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30 January 2019
Greater Manchester Police Federation is demanding legislative change for police drivers – and that it happens now.
Federation Chairman Stu Berry also said the no-show of the Transport Minister at the PFEW National Roads Policing Conference is evidence that policing is not a Government ‘priority’.
Speaking at the conference in Leicestershire, Stu said GMP Federation stood behind the PFEW which is insisting the training that police response and pursuit drivers receive must be recognised in law.
Unless that changes, the advice given to police drivers by the Federation around how they pursue suspects may have be different.
“It is disconcerting that the Transport Minister did not attended the Roads Policing Conference,” Stu said.
“Whatever the reason, it seems that the police service is simply not a priority for this Government.
“With the increasing use of mopeds to facilitate acquisitive crime and increasing domestic burglaries to steal high powered vehicles; police officers need the protection of legislation to effectively fight crime on behalf of the public.
“Not tomorrow, next week or next year. We need these changes now”.
Currently officers are breaking the law every single time they are required to drive outside the common legal standard of a ‘careful and competent driver’.
It means they can be prosecuted under the same standards applied to the public.
PFEW Chairman John Apter said officers have been left at the mercy of legislation for far too long.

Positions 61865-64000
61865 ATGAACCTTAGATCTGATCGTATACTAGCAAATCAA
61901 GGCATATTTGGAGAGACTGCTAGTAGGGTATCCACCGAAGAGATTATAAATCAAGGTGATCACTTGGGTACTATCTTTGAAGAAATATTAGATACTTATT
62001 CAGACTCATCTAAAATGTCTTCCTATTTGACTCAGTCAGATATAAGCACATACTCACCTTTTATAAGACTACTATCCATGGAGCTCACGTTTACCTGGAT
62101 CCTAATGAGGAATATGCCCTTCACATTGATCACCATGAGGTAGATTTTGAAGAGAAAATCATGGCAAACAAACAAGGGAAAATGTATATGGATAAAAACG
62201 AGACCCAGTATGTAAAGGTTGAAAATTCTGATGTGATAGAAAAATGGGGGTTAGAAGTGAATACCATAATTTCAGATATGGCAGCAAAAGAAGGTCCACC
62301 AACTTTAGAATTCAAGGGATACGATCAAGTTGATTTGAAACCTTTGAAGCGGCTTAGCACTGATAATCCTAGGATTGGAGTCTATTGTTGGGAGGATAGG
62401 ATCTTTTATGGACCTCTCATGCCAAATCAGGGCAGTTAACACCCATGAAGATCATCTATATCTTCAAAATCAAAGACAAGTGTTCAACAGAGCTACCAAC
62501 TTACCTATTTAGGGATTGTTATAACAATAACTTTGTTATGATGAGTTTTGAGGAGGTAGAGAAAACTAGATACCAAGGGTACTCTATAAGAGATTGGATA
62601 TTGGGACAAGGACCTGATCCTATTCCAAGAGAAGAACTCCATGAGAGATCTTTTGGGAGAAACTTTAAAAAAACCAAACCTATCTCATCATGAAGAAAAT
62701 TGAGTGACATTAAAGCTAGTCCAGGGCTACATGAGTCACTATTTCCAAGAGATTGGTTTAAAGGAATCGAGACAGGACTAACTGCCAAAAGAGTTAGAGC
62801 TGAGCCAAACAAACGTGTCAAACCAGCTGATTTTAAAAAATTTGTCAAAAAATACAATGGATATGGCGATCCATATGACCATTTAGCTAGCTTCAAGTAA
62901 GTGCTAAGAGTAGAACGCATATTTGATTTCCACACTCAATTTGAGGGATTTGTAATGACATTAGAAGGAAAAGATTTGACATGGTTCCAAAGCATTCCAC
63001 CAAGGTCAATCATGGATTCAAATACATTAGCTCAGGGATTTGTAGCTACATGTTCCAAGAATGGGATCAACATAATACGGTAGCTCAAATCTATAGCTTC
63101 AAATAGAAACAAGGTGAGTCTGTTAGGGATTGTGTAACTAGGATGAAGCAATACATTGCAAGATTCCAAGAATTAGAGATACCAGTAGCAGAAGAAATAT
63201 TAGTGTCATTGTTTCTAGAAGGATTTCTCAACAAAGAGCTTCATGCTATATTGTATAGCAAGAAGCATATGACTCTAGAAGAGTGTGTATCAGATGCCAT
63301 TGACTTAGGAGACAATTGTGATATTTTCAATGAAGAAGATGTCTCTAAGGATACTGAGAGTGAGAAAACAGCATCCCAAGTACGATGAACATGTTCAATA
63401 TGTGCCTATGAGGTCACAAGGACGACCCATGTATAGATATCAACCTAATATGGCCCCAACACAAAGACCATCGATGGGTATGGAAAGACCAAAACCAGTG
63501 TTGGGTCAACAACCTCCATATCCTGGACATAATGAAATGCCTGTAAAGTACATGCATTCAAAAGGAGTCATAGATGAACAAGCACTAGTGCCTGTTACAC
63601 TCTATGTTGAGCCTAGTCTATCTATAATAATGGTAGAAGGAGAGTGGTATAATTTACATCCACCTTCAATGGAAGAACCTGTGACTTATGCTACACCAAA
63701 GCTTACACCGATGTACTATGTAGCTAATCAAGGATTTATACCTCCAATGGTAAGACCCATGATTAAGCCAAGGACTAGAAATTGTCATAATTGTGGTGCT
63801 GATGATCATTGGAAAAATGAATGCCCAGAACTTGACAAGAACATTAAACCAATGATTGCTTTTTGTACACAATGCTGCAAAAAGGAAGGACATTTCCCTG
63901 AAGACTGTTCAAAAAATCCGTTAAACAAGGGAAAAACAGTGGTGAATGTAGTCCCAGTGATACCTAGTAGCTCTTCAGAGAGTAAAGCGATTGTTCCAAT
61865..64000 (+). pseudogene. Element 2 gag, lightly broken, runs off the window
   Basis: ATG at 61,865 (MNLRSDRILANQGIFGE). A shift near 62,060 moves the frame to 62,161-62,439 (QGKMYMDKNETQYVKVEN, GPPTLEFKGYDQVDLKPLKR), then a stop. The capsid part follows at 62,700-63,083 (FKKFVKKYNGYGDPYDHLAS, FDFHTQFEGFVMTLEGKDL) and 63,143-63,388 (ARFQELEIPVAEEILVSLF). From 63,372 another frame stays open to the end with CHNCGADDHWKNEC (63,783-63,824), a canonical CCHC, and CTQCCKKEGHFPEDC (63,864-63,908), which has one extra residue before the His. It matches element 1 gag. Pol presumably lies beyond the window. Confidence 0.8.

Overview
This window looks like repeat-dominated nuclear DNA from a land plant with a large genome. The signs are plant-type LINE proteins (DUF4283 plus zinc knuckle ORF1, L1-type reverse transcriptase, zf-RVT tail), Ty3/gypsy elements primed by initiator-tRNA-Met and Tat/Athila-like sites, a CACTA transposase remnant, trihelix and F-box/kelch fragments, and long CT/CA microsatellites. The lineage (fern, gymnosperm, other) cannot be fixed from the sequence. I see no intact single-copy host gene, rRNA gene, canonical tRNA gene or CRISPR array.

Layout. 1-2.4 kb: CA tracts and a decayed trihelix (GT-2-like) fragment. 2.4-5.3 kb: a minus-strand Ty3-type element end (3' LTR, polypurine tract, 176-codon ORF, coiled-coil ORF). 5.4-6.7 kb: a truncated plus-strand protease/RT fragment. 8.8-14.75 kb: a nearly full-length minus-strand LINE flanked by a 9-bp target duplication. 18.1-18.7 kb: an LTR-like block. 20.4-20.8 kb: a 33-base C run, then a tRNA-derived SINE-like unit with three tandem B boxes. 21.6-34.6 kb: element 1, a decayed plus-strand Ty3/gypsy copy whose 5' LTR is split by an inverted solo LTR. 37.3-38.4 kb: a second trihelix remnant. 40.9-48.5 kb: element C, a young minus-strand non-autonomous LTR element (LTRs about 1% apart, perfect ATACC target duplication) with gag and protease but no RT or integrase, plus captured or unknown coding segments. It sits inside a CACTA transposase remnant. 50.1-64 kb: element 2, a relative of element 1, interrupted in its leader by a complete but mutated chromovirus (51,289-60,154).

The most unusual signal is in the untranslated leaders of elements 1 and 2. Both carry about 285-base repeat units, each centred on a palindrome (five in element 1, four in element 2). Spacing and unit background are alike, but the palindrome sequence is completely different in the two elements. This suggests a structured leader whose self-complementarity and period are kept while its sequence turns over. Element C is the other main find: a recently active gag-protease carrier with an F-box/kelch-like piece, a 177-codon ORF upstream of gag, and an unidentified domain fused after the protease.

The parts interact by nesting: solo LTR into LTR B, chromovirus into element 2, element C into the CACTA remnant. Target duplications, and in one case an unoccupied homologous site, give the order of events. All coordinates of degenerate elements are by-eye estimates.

“The Federation has been arguing for over seven years that police officers should have legal protection, in the right circumstances, from the careless and dangerous driving standard,” he said.
“The Home Office and Government accepts the rationale and has committed to act, but we are still waiting on the findings of the consultation, and importantly a timeline of action,” he said.
“With every day that passes, police officers are continuing to risk their liberty and livelihood just for doing their job.
“My colleagues are trained to the highest levels in pursuit and response driving. Their only intention is to bring offenders to justice and to keep the public safe.
“Sadly, the law offers them absolutely no protection in doing what they have been trained to do. This is an untenable position, and the time has come for this to change.
“The Government has backed us into a corner where we may now have to reconsider the advice we are giving. As a police officer this saddens me, but this is not of our making.
“Such drastic action can be avoided, and I urge the Government to act now – stop procrastinating and recognise pursuit and response driver training in legislation.”
Mr Apter added that he too was disappointed the Transport Minister decided not to attend the conference at short notice.
“It would have been an ideal opportunity to redeem some ground with my colleagues,” he said.
“It would have been beneficial to use the platform to announce when the Government will change the legislation, they agree leaves our members vulnerable. Unfortunately, the Minister pulled out of attending only yesterday.”
The conference, held over two days, covered ‘Officer Welfare Matters’ with issues around response drives, officer fatigue, trauma exposure, impartiality bias and contamination in evidence gathering.